Julie E. Cohen

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Julie E. Cohen is an American legal scholar. Since 1999, she has been a professor of law at Georgetown University Law Center, teaching and writing about copyright, intellectual property, and privacy. [1] She is also currently a member of the Advisory Board for public interest organizations Electronic Privacy Information Center [2] and Public Knowledge. Along with academic articles, Cohen is the author of Configuring the Networked Self: Law, Code, and the Play of Everyday Practice and a co-author of casebook Copyright in a Global Information Economy.

Copyright is a legal right, existing in many countries, that grants the creator of an original work exclusive rights to determine whether, and under what conditions, this original work may be used by others. This is usually only for a limited time. Copyright is one of two types of intellectual property rights, the other is industrial property rights. The exclusive rights are not absolute but limited by limitations and exceptions to copyright law, including fair use. A major limitation on copyright on ideas is that copyright protects only the original expression of ideas, and not the underlying ideas themselves.

Intellectual property (IP) is a category of property that includes intangible creations of the human intellect. Intellectual property encompasses two types of rights; industrial property rights and copyright. It was not until the 19th century that the term "intellectual property" began to be used, and not until the late 20th century that it became commonplace in the majority of the world.

Privacy the ability of an individual or group to seclude themselves, or information about themselves

Privacy is the ability of an individual or group to seclude themselves, or information about themselves, and thereby express themselves selectively. The boundaries and content of what is considered private differ among cultures and individuals, but share common themes. When something is private to a person, it usually means that something is inherently special or sensitive to them. The domain of privacy partially overlaps with security (confidentiality), which can include the concepts of appropriate use, as well as protection of information. Privacy may also take the form of bodily integrity.

Contents

Education and early career

After receiving her A.B. from Harvard University and her J.D. from Harvard Law School, Cohen went on to be law clerk for Judge Stephen Reinhardt of the United States Court of Appeals for the Ninth Circuit. From 1992 to 1995, she practiced with the San Francisco firm of McCutchen, Doyle, Brown & Enersen, specializing in intellectual property litigation. In 1995, she joined the University of Pittsburgh School of Law as the Assistant Professor of Law.

Harvard University private research university in Cambridge, Massachusetts, United States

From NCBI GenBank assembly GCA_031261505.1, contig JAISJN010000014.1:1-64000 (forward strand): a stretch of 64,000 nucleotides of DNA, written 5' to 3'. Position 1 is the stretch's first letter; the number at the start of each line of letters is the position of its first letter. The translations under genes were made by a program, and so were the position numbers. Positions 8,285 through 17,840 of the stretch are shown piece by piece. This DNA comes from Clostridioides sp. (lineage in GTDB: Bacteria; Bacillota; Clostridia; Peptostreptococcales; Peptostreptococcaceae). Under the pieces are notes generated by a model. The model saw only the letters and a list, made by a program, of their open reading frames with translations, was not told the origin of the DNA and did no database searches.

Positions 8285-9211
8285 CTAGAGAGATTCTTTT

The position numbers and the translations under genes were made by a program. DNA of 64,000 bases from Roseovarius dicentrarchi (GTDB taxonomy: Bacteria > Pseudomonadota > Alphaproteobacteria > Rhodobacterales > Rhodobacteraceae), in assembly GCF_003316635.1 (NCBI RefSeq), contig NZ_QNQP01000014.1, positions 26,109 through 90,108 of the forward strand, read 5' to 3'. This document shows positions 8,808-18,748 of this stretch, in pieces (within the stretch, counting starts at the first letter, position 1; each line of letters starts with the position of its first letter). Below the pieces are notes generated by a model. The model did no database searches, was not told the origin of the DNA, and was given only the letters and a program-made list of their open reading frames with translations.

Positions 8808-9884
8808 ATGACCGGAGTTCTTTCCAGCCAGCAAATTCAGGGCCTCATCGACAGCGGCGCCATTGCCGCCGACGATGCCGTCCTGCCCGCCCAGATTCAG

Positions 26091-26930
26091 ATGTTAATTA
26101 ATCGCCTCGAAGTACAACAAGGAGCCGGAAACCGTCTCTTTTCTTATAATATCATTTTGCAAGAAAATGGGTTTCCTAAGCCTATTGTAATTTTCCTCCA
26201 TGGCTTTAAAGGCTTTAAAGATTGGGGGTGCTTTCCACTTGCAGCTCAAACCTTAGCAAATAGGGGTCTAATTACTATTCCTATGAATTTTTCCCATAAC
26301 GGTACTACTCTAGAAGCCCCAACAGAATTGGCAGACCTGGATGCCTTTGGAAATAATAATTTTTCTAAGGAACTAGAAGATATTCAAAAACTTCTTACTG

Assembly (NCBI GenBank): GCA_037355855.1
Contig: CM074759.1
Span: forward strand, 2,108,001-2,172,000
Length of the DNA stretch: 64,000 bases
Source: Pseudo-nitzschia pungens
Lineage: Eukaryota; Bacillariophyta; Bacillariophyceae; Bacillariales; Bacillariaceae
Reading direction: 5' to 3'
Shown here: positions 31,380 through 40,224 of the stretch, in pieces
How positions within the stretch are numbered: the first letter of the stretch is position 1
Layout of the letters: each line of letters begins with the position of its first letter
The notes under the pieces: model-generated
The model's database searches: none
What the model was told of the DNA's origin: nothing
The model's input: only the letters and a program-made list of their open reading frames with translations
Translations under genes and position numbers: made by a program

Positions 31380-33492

Harvard University is a private Ivy League research university in Cambridge, Massachusetts, with about 6,700 undergraduate students and about 15,250 postgraduate students. Established in 1636 and named for its first benefactor, clergyman John Harvard, Harvard is the United States' oldest institution of higher learning, and its history, influence, and wealth have made it one of the world's most prestigious universities.

Harvard Law School law school in Cambridge

Harvard Law School is one of the professional graduate schools of Harvard University located in Cambridge, Massachusetts. Founded in 1817, it is the oldest continuously operating law school in the United States and one of the most prestigious in the world. It is ranked first in the world by the QS World University Rankings and the ARWU Shanghai Ranking.

Stephen Reinhardt American judge

Stephen Roy Reinhardt was a United States Circuit Judge of the United States Court of Appeals for the Ninth Circuit, with chambers in Los Angeles, California. He was the last federal appeals court judge in active service to have been appointed by President Jimmy Carter.

Academic writing

Intellectual property

Cohen has been an important participant in the discussion surrounding intellectual property and copyright. There has been an ongoing debate about the use of technology instead of, or in addition to, copyright to protect intellectual property in digital form. She has expressed concern about the potential legal impact of these technologies, as well as mass market contracts as they threaten individual privacy and autonomy. [3]

Subjectivity and the self

Cohen uses a philosophical approach to legal theory. She questions and analyzes legal theory's conception of the self, and argues that the assumptions that contemporary legal policy often makes about the self "subtly structure debates about information policy." [4] Cohen introduces postmodernist conceptions of the self into discussions of information policy.

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References

  1. Georgetown University Law Center. Georgetown Law faculty profile
  2. Electronic Privacy Information Center. EPIC Advisory Board at EPIC.org
  3. Friedman, David D., "In Defense of Private Orderings: Comments on Julie Cohen's "Copyright and the Jurisprudence of Self-Help." 13 Berkeley Tech. L.J. 1151 (1998). Article.
  4. Balkin, Jack M., "Room for Maneuver: Julie Cohen's Theory for Freedom in the Information State," Jerusalem Review of Legal Studies, Vol. 6, No. 1 (2012). pp.79-95.